I thought it was time for something funny for a change. I’m tired of posting sad commentaries. It’s time to get down to some serious humor. This is an old post, but reflects some of the things you may be going through as you do that final family vacation for the summer.
Gone are the days when we’d pack three children, a dog and half our worldly belongings into the car and take off for a family vacation. Oh the joys of the open road – where you can leave all your troubles behind and just enjoy the blessings of God’s creation . . . well almost.
Our Christmases were often spent driving from Minneapolis to Milwaukee during a blizzard and icy road conditions. We’d pack up the playpen, (one of those devices that would now be considered child abuse,) Christmas presents (often homemade) and enough snacks to satisfy everyone for the 5-6 hour trip.
Our first camping excursion taught me how to put up a tent, build a fire, cook over it and wash dishes in the open air. I’d never been camping in my life, but my husband loved it and wanted his children to experience the rich rewards. The tent was set up, car unloaded, we ate under the tall pines and it was lovely – until a tornado came spinning through our campground in the middle of the night.
The children were fast asleep when the tent started to sway in the wind. My husband scurried outside in his underwear to secure our habitat to a tree, as I held it up from within, with water dripping down into my armpits. The kids slept through the entire thing.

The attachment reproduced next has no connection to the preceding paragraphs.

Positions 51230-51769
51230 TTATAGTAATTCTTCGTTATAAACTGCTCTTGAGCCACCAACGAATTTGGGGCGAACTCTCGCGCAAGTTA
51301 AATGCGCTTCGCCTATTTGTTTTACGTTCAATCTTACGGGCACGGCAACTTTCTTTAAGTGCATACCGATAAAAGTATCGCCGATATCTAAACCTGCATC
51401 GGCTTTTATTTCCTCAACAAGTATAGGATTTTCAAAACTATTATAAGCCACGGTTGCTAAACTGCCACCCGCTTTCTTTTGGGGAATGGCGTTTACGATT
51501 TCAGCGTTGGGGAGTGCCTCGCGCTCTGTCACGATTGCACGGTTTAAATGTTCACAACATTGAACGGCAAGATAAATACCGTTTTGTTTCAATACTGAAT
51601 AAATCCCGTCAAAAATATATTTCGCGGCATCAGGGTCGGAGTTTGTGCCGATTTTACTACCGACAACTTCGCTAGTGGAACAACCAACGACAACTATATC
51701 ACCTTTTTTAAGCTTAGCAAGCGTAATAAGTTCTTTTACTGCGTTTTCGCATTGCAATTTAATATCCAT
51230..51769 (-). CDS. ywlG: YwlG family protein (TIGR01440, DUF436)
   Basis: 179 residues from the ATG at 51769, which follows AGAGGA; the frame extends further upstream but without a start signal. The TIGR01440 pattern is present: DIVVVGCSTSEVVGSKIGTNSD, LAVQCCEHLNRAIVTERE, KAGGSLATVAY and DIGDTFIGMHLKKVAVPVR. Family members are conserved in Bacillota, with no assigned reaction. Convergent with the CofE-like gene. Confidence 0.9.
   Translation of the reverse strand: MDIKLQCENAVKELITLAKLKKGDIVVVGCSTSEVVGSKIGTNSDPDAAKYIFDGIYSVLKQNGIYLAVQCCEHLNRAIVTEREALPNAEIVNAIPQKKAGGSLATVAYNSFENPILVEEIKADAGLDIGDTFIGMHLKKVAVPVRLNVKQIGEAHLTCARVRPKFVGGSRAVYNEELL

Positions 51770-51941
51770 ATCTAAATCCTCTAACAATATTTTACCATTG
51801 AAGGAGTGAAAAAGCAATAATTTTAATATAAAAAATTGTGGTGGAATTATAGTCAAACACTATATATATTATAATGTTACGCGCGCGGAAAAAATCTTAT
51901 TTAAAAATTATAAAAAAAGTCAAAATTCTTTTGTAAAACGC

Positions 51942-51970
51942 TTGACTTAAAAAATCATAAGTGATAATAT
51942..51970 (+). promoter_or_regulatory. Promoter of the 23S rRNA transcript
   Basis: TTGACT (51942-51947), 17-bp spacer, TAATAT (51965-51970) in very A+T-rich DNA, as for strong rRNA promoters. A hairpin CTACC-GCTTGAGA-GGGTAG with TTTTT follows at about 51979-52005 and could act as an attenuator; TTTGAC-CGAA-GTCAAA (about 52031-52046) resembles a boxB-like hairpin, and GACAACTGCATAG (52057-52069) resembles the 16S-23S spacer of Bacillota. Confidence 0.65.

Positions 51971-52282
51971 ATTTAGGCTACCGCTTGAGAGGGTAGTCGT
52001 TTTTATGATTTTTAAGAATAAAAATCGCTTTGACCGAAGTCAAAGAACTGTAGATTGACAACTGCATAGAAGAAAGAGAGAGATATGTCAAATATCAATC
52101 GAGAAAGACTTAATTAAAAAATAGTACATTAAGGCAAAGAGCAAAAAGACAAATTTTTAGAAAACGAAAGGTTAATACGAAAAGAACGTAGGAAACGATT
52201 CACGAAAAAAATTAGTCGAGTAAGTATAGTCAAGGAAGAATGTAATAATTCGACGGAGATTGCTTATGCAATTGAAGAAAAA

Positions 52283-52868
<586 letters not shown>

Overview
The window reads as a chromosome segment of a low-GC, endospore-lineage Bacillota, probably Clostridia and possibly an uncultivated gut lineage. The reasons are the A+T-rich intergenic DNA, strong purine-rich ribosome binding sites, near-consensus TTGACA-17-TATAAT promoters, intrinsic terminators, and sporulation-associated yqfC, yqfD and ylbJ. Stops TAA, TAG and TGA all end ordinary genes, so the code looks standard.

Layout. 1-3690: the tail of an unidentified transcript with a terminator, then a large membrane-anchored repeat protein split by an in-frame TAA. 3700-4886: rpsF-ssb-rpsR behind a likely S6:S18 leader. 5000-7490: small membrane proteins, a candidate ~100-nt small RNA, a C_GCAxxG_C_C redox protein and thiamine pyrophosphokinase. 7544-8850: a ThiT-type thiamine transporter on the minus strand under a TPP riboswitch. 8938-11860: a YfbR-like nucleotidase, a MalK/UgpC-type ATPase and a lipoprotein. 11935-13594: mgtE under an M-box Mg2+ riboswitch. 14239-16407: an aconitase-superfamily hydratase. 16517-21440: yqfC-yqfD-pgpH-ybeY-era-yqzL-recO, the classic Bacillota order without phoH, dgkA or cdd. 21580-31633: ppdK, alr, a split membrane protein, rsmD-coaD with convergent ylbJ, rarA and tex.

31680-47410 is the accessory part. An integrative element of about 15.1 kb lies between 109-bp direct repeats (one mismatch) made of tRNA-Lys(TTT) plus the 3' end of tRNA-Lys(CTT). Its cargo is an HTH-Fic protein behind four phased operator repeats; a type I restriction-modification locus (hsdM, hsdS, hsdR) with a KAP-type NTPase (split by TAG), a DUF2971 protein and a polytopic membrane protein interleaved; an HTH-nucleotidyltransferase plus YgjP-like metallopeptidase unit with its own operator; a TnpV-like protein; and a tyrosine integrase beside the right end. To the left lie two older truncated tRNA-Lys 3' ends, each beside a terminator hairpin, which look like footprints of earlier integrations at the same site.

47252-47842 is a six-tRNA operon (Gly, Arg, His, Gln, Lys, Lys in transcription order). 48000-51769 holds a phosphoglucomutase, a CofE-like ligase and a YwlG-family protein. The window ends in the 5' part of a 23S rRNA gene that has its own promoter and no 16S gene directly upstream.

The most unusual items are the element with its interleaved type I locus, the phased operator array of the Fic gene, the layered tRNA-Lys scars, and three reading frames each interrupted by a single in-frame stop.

There were the really long distant trips which required a certain amount of courage and stamina on the part of all of us. Spending hours in a vehicle with sweaty bodies, cheese curds growing moldy under your feet and tension building to the boiling point, was often more than one person could handle. Still we persevered, through mountains, valleys and long stretches of nothing.
We’d sing old songs until our voices cracked. We played the alphabet game so many times, that we finally started doing it backwards to make it more interesting. My husband, true pioneer that he is, seemed to be driven by some uncontrollable force to pack in as many miles in one day as possible.
One day we spent in a car dealership, waiting for our car to be repaired after someone rear ended us. The relationship of our family to the Griswolds was becoming evident with the dawn of each new day. Luckily, the dog was not tied to the rear bumper and Aunt Agnes was not strapped to the top of the car, but we had our share of similar disasters.
Family time together can make for some wonderful memories. Through those times, we had an opportunity to learn more about each a chance to enjoy each others’ company, but as for me, I much preferred doing it in a Holiday Inn.
Time you spend together is never wasted. BTW, this was before smart phones and other electronics. “Never leave your children to their own devices,” a quote from my husband.